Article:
Apologies for the post title, but it was the best I could come up with…
Today (1800 GMT, in fact) my latest novella goes on sale. Corax: Soulforge is a Horus Heresy story in which I revisit the Raven Guard after recent time spent with the Dark Angels.
The situation is dire for the Imperium. The galaxy is torn in two by the Ruinstorm, the Space Wolves and White Scars are currently MIA while the Imperial Fists fortify Terra. Of the other legions, only scant information is available. Having chosen to bring the fight to Horus and his forces, Corax and his legion are waging planetary guerrilla warfare to slow the Warmaster’s advance.
This concept is central to the character of Corax. His legion is all but wiped out, but he will fight on to the last warrior if necessary. All of the Primarchs are driven by their past and their upbringing, and in Soulforge I’ve been able to look again at Corax’s motivations. Here’s my thoughts.
Coming to maturity amongst political prisoners has given Corax a strong ideology that drives everything he does. More than any of his brothers, Corax sees himself as a liberator. First, as the saviour of Deliverance. Second, as a commander of the Emperor freeing the galaxy from the darkness of the Long Night. He does not see himself as a conqueror, though he has conquered worlds. He does not desire dominion over the people and territories he has brought to compliance and, perhaps foremost amongst the Primarchs, was ready and willing to relinquish power to Mankind. Corax planned to compose a political treatise that would do for governance what Guilliiman’s Codex would do for warfare.
With the treachery of Horus threatening to bring back the darkness once more, Corax has found new determination and a fresh purpose for war. He knows better than most the sacrifices required for victory, and although he values life highly he is far from a pacifist. Innocents will die, but Corax believes in his cause and hardens himself to their deaths. A greater aim drives him, allowing him to put aside the tragedies he must unleash in order to achieve that higher goal. As he says himself in Soulforge, “War is simply a series of intentional catastrophes”.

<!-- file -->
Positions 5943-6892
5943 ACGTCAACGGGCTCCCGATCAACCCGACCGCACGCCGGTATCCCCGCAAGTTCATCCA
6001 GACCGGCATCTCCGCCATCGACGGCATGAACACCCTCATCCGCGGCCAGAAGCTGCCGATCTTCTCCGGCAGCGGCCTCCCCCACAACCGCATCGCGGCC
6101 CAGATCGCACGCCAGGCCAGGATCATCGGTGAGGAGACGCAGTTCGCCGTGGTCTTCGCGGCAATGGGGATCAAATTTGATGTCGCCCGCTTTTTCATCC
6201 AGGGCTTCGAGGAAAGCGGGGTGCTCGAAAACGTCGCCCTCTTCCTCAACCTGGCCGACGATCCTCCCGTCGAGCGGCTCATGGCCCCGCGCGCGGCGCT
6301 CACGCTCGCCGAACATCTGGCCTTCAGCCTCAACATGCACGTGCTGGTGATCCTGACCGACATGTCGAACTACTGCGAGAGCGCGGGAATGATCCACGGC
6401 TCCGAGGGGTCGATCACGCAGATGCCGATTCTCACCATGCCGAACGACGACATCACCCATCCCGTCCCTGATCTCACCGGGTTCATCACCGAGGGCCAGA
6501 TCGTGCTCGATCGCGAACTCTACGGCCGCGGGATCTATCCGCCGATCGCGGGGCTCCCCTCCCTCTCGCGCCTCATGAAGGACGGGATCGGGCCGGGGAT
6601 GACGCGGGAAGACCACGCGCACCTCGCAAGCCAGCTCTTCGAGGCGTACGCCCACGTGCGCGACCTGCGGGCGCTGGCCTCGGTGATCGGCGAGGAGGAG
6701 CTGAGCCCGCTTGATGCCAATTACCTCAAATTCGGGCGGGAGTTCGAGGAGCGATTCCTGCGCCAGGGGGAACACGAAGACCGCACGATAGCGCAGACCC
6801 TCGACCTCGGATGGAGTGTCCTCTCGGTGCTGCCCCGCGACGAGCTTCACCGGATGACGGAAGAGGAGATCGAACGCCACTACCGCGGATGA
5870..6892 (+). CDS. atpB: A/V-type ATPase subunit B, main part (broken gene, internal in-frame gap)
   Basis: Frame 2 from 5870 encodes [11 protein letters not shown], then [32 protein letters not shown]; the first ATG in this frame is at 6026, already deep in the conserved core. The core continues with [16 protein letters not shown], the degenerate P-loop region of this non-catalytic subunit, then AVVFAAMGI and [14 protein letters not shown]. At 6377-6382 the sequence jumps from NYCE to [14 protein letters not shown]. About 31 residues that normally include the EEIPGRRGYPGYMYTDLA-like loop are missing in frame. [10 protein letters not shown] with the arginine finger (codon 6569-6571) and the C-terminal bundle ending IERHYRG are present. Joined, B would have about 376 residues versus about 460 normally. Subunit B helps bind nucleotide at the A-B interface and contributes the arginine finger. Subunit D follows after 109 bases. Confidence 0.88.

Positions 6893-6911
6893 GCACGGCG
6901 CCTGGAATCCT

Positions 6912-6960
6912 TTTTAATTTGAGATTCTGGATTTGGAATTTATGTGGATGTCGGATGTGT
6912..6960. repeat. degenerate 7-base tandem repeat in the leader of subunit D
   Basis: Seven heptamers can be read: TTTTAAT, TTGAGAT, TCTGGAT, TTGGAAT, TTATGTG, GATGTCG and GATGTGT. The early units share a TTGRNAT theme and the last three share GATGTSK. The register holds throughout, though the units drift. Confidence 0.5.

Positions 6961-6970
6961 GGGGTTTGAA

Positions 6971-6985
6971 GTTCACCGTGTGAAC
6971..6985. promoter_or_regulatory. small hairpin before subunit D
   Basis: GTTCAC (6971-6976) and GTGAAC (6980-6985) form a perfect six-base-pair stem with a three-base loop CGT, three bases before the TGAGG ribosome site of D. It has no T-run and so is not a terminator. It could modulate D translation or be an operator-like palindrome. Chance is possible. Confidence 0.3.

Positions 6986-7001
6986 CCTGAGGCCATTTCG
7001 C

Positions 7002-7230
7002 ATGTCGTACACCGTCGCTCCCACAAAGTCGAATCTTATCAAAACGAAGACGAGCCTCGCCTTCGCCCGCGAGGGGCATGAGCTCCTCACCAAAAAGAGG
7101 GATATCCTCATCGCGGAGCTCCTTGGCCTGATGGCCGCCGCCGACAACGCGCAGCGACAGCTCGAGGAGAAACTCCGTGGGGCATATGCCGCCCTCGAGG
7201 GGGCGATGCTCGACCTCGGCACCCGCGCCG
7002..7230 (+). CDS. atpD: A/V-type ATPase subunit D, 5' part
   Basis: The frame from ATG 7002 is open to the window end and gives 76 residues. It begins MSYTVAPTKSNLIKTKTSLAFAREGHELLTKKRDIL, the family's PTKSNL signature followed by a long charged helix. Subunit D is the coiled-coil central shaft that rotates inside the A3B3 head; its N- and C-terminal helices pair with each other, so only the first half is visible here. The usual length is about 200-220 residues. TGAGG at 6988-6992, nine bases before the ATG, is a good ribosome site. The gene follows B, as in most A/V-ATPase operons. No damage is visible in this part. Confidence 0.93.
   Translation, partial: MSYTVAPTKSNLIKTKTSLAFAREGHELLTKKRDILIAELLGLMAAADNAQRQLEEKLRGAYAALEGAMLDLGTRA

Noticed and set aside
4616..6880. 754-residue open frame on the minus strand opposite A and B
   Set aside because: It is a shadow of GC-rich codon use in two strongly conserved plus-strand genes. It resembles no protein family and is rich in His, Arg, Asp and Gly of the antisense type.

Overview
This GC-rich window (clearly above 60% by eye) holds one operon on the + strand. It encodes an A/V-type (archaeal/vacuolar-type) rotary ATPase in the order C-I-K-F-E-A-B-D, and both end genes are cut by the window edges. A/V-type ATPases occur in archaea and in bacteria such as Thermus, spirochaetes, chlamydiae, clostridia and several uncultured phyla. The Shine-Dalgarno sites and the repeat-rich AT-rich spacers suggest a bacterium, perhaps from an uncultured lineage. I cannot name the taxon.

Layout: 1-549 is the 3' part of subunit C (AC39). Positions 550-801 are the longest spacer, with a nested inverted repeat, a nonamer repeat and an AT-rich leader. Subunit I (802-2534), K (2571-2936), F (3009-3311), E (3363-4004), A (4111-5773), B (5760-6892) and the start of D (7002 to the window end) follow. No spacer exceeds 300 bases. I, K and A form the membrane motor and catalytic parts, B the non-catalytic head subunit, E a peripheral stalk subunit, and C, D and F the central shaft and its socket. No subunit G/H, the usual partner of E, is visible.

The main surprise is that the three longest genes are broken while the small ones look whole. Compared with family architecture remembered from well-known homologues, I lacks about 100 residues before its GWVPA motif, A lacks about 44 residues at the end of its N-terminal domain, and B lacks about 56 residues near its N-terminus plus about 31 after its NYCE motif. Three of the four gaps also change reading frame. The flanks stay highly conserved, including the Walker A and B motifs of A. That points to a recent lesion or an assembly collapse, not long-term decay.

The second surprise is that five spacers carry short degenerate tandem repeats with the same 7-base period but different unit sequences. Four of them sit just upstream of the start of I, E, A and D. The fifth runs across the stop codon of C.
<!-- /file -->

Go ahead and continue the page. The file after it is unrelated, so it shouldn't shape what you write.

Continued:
Yet for all this, Corax holds back from a total ‘ends justify the means’ approach. It is this that separates him from the likes of Konrad Curze, the Night Haunter who has plagued his thoughts since their confrontation on Isstvan V. It is a hard path to tread, and perhaps is one that brings Corax and his legion more grief than necessary. Corax often chooses the harder road to tread, preserving the lives of those he has sworn to protect in favour of his own warriors, holding back from bombardment and annihilation for fear of causing too much collateral damage.
One might think that he is perhaps testing his own resolve at every opportunity, seeking to assure himself that the vainglory, selfishness and arrogance that has seen the fall of the greatest Primarchs does not exist within him. This leads to self-doubts, and ultimately a questioning of everything he has done in the name of the Emperor.
On the other hand, Corax is well aware that he stands apart from humanity. He is not a mortal, something made very apparent by his own unnatural abilities and the status of saviour that was given him by the downtrodden of Lycaeus. He is a creature far removed from the humans that he protects, and while he may try to disguise his nature for the most part he cannot deny it. It is in believing himself different but not better that he attempts to reconcile this separation.
During Soulforge Corax will have to confront these issues if he is to succeed. We’re still a long way from that fateful ‘Nevermore’ moment, but in Soulforge we get to see a bit more of the journey that will take us there.